Hichame Alaouie – SBC ( Horses of god, Duelles):

“It might be a bit of a cliché, and in reality,t varies from person to person, but taking ourselves less serious might be it. On set we all tend to work towards the same goal as a team.”


Anton Mertens – SBC

“I often get praise from the crew or even actors for shooting and lighting scenes in a simpler way than what they’re used to, while still being quite bold in how it looks. I came to realise that the lack of budget had led me to search for a way to create expressive visuals with limited means, and that knowledge served me well on bigger budget jobs, where the days that time and money were unlimited have long gone as well, and film crews have to learn to adapt to a new reality.”

Manu Dacosse – SBC

“Yes of course, the financial limitations of our productions have an influence on us. Tax rebates for example have led us to be able to shoot many foreign films in recent years, thus giving us the opportunity to grow and learn as filmmakers.”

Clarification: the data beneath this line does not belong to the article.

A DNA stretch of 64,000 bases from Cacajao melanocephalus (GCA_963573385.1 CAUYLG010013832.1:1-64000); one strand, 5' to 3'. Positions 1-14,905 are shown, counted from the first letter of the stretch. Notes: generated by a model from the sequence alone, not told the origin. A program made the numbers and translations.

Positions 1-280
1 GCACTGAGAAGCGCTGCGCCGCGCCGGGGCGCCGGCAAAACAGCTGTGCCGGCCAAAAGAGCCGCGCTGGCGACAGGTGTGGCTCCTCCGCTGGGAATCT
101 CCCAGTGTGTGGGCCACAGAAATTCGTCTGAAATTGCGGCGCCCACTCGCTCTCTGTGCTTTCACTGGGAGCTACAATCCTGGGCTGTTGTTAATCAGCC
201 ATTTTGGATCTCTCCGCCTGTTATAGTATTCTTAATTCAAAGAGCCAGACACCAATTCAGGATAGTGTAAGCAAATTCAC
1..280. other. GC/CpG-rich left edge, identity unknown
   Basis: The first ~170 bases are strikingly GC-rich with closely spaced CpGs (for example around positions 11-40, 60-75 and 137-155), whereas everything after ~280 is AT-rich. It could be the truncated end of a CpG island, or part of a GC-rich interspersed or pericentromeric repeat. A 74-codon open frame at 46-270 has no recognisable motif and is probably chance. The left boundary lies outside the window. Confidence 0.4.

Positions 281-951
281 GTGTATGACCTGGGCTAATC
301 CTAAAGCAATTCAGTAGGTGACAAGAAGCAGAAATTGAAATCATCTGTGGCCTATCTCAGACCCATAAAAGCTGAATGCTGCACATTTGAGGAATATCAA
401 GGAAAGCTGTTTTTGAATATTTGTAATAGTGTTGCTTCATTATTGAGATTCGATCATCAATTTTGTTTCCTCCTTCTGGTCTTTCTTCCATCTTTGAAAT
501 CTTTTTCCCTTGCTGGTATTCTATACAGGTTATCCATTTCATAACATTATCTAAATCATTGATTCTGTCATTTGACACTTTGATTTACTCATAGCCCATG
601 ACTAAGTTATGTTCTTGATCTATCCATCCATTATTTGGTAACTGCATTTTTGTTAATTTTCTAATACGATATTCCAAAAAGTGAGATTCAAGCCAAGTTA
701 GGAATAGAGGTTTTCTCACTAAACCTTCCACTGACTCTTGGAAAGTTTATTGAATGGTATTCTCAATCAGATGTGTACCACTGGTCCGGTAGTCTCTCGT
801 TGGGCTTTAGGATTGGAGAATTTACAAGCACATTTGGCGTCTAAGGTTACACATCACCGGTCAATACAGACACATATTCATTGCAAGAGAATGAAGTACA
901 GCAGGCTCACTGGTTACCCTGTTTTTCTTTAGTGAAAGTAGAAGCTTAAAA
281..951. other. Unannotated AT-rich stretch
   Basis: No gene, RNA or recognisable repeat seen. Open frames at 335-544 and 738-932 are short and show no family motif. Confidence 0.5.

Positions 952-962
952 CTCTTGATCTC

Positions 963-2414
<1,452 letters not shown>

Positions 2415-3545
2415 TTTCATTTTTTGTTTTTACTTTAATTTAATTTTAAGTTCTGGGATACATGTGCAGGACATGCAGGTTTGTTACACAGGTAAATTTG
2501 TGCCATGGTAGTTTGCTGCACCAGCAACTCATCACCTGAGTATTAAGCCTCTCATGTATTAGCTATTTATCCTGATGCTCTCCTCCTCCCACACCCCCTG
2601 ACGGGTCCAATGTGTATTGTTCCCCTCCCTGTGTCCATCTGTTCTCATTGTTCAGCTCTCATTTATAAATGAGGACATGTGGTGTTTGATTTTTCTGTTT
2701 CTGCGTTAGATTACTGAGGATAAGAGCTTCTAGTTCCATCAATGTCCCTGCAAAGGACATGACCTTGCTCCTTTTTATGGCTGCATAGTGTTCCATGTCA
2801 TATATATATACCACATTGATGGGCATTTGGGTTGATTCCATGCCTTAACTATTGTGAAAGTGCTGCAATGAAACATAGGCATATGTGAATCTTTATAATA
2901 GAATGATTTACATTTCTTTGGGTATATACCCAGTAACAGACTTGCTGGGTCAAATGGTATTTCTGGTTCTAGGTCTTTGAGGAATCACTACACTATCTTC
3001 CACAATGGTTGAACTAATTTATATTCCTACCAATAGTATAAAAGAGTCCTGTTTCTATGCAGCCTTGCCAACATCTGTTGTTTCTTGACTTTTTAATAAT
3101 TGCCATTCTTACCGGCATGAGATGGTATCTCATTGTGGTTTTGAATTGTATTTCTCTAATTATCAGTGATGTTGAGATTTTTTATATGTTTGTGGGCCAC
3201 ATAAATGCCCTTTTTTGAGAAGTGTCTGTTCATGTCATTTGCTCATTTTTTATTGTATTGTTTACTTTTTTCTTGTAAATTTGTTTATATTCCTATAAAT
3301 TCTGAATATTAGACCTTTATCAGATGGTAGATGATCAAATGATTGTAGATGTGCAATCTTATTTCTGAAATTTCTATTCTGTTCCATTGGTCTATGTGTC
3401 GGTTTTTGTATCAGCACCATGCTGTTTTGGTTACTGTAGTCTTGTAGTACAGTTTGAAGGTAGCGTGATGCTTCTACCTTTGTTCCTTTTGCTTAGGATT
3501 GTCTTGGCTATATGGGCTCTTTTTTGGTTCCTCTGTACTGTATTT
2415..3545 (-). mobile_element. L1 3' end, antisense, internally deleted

Hichame Alaouie – SBC

“I think in general when one doesn’t have the resources one becomes more inventive. One tries to imitate what big duet productions do, but with less budget. Added to that we come from a place with lots of influences from different cultures through immigration, which opens us up to different ways of thinking and styles. It all starts in the film schools, where one learns to be self reliant with limited means, to do thing in a DIY way, which shapes you and helps you cope once you get work on lower budget films. I think that this will become even more importent in the near future as there is less and less funds available to make films.”


Stijn Van der Veken – SBC/ASC (Outlander, Four weddings and a funeral)